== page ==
The unexpected upside of feeling down: Five ways to repurpose depression

Could depression’s pernicious traits have a positive side? I wouldn’t have thought so a while ago but lately I’ve been working on reframing the role that depression plays in my life. As a result I’ve repurposed the rumination, sadness, anger, frustration, fatigue and social isolation that define depression for me, into actual tools that I can use to dig myself out of a hole. Here’s how

1.Rumination Rather than trapping my head in a running loop of negative thinking, I try to use this trait to tenaciously pursue a solution to what is bothering me. If my energy is low, I take care not to impose too much work to solve my problem, instead waiting until I have more energy to implement the change. Other times, I simply accept the fact that there are things I cannot change.

2. Sadness When I make space for myself to experience grief, I find that empathy for myself, and others with depression, grows. I am more compassionate and patient. I now know how to respond to others who suffer the way I suffer — not with advice, but with kindness.

3. Anger and frustration These two emotions can be excellent motivators. Frustration indicates a need for change. Anger provides the necessary fuel. There are times when the two together have pulled me out of a slump and pushed me to do difficult things.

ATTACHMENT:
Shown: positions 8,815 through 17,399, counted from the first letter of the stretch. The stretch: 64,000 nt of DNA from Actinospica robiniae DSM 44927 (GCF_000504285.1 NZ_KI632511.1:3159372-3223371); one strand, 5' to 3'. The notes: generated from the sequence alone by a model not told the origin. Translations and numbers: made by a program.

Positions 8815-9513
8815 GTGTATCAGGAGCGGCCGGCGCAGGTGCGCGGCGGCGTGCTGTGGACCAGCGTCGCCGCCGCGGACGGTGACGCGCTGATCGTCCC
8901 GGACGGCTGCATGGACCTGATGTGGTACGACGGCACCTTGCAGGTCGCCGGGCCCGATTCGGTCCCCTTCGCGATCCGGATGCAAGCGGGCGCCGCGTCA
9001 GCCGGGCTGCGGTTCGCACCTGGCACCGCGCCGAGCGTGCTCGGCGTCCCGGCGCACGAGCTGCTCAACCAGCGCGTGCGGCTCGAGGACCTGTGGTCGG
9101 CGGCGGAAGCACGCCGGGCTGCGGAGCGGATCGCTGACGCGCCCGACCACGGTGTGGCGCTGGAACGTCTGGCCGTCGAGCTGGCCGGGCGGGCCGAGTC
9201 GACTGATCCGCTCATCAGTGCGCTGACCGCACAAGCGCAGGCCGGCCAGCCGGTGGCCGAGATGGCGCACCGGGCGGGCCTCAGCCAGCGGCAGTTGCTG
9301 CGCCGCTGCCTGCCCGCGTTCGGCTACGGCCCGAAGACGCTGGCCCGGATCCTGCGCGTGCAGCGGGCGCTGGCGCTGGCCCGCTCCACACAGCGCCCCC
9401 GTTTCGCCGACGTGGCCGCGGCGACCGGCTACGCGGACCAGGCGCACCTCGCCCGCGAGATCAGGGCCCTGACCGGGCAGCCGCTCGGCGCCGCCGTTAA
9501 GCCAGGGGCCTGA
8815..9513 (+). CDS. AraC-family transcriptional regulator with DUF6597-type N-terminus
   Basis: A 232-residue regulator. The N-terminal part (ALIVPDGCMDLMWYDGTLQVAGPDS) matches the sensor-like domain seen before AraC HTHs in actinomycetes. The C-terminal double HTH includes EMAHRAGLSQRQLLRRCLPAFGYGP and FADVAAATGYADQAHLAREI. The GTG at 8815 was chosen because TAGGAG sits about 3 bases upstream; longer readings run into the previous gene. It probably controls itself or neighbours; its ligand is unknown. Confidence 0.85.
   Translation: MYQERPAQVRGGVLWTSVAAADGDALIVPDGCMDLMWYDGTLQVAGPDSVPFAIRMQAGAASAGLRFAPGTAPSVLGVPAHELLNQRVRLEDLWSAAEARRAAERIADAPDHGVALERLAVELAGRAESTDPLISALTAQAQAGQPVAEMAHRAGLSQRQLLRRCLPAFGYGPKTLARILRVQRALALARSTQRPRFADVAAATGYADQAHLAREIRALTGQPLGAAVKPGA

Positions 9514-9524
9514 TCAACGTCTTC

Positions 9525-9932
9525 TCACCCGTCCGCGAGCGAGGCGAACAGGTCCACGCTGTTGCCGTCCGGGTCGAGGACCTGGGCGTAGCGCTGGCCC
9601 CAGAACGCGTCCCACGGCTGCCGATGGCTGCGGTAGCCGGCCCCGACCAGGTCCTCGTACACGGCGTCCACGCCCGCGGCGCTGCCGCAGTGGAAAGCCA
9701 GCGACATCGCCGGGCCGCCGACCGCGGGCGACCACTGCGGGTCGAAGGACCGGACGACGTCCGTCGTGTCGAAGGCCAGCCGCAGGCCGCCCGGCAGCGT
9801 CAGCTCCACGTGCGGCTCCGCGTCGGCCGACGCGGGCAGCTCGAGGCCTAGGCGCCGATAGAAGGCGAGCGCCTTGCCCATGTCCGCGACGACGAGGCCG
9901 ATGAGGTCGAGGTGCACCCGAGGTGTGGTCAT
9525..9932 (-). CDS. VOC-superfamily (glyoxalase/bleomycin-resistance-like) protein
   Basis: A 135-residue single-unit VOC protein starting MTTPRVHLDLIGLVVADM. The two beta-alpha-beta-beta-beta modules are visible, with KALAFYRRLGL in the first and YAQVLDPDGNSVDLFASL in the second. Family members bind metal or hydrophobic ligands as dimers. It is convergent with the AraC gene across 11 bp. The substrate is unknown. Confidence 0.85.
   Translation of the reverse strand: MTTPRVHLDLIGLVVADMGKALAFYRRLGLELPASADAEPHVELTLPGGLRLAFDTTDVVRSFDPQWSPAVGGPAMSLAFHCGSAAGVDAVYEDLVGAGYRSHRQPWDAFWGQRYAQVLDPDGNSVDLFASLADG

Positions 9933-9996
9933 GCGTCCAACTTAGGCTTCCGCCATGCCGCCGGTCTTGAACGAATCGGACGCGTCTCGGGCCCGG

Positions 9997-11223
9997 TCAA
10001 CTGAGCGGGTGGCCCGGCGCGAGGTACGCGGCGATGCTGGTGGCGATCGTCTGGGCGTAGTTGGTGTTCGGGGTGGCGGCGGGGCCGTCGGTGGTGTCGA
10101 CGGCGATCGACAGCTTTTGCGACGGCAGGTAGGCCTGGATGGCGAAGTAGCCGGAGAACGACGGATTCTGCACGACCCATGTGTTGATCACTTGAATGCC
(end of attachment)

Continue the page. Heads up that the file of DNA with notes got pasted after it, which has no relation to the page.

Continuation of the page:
4. Social isolation The desire to isolate when I am depressed taught me to be comfortable in solitude. I rarely feel lonely when I’m alone. Solitude creates space for self reflection. I learn a lot about myself from spending time in thought and by journaling and writing.

5. Fatigue Weariness is an early warning sign that tells me I need to take better care of myself. As soon as I start waking up exhausted, I know I need to take action by eating properly, going to bed earlier and exercising. The inability to keep up with my responsibilities due to physical exhaustion has taught me that there are few things in life that truly have to get done. Sometimes just showing up to the game is good enough.

These are some of the ways in which depression has made me stronger and wiser, more patient, and more compassionate. If you also live with depression, I hope that sharing this has helped. Enjoy the rest of your week and visit my website at for more insights and inspiration on this topic and others.

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